How do you get them to not bark when they're out of control? Well, luckily, there were one or two dogs out of the dozens at the park that they did know, and, thus, wouldn't bark at. We'd approach them, I'd say don't bark, they wouldn't bark (since they didn't fear those dogs) and they'd get a treat. After going to the same park frequently, we'd pass the same dogs on the paved trail, I'd say "don't bark" and eventually they wouldn't bark, get a treat, and realize what the command meant. Eventually, they got excited to see another dog on the path because they knew, if they didn't bark, they'd get a treat. Each season brings a new batch of dogs to the park, it seems, yet the training has carried over from year to year (it's not that they now know all the dogs). Even a couple old regulars that still go to the park have noticed a HUGE change in them and asked what I did to correct it. I told them, first thing I did was fire all the dog trainers. lol

We can now pass dogs fine on a leash with the simple "don't bark" command, however, a group of large dogs off leash running about will cause my kids to bark. I figure that's of no huge concern to me, though, since my kids are Chihuahuas and aren't large enough to be running in that group without getting trampled any way. My goal was to have a peaceful walk, and to be able to share an outdoor dining experience with other pup parents in a civil manner. It was a lot of work, but mission accomplished.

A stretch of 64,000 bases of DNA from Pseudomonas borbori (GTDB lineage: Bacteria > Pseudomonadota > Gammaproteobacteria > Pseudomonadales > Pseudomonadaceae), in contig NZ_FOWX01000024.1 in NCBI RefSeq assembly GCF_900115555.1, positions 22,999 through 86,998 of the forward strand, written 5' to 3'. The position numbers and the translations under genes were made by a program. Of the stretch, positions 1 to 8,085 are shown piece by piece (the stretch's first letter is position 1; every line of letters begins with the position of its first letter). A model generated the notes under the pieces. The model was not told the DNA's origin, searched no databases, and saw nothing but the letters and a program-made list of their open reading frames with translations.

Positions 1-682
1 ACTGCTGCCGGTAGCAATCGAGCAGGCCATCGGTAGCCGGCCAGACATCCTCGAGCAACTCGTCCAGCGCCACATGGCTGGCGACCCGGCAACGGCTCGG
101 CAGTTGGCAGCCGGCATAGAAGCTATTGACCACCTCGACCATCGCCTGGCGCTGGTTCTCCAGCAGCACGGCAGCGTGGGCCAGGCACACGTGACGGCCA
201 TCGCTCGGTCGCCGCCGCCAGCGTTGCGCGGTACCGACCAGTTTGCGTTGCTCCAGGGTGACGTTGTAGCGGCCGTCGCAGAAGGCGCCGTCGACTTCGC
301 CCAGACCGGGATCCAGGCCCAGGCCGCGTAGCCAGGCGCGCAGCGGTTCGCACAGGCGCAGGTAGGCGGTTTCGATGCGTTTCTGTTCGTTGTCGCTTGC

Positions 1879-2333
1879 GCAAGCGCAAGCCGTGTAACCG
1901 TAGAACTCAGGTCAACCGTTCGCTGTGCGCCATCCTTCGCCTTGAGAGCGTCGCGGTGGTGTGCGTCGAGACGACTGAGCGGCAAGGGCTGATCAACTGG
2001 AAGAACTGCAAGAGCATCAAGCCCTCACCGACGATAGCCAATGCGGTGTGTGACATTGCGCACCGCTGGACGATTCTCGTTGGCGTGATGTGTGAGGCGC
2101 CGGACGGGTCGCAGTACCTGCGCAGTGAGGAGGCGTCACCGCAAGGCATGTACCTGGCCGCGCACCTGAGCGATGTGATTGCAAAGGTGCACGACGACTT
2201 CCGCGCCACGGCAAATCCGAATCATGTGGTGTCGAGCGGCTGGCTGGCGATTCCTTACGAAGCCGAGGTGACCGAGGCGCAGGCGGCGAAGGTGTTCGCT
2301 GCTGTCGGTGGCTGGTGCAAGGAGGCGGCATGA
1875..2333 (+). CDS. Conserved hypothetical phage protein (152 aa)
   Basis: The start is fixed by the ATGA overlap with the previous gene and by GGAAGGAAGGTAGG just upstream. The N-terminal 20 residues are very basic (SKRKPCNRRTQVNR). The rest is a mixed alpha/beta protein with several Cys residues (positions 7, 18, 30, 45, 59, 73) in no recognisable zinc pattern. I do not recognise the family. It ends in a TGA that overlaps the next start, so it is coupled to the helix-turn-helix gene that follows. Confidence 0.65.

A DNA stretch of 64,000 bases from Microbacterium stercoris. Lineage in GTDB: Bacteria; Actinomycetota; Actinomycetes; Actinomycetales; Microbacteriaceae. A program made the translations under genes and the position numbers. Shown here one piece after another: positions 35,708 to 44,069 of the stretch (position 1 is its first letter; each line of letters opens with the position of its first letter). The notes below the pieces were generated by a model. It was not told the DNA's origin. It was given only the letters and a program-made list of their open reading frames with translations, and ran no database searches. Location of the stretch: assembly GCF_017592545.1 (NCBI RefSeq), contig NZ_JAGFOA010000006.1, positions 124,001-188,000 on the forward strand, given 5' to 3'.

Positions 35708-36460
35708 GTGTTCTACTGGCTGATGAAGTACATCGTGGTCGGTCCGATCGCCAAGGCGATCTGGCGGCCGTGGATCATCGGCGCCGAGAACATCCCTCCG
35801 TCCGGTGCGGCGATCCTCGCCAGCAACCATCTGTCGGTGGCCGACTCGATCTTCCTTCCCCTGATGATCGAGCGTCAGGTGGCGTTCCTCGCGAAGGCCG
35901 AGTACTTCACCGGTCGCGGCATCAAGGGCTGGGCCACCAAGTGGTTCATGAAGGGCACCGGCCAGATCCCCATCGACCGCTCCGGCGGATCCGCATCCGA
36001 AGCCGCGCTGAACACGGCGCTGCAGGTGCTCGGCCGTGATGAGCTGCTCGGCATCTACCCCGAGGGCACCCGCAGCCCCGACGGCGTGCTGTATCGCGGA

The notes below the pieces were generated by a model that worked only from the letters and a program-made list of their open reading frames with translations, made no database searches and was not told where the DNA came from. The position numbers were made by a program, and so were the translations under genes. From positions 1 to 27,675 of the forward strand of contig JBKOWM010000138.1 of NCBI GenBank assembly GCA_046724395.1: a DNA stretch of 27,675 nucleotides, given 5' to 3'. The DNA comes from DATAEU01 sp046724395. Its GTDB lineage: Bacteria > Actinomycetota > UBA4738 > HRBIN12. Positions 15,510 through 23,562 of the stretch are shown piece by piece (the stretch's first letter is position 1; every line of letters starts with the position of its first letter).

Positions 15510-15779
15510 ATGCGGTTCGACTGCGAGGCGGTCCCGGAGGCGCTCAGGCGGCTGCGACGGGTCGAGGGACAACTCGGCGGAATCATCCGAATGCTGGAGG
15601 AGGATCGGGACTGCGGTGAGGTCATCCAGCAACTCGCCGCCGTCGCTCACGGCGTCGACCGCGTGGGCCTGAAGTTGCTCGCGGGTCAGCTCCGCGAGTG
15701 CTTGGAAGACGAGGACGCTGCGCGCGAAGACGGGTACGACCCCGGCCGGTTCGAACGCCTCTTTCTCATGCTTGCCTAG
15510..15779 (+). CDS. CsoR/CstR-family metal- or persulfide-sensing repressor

-----

Added:

I suppose I should also note that this was a long process for us. I also realized that the further away we were when we passed the pup, the less likely they were to bark. So when I first began the training, we'd pass the pups from very far away, to give mine a chance to successfully follow their "don't bark" command. We gradually began passing closer and closer to the other dog, where we can now share a sidewalk with them as we pass.

Pups that quickly (and quietly) sneak up behind mine will still cause mine to bark, though. So I keep an eye out for dogs from all directions, and if one is quickly approaching us from behind, I'll pull over, turn to the side so the kids can see the dog, give the "don't bark" command as he passes, when they don't bark, they get a treat, and we go on our way.

It works for us any way. Good luck!
This is almost the exact method I've used on them individually and it has worked. It's just that when they are together, it goes out the window and they tune me out. The excitement also seems to make them bite and snap at each other and not so much the other dog they've seen. I have 1 female and 2 males and if the males whine, bark, or pull toward another dog, the female will jump and snap at them. This is the only time she does this and, at home, they get along fine with no problems or fighting issues.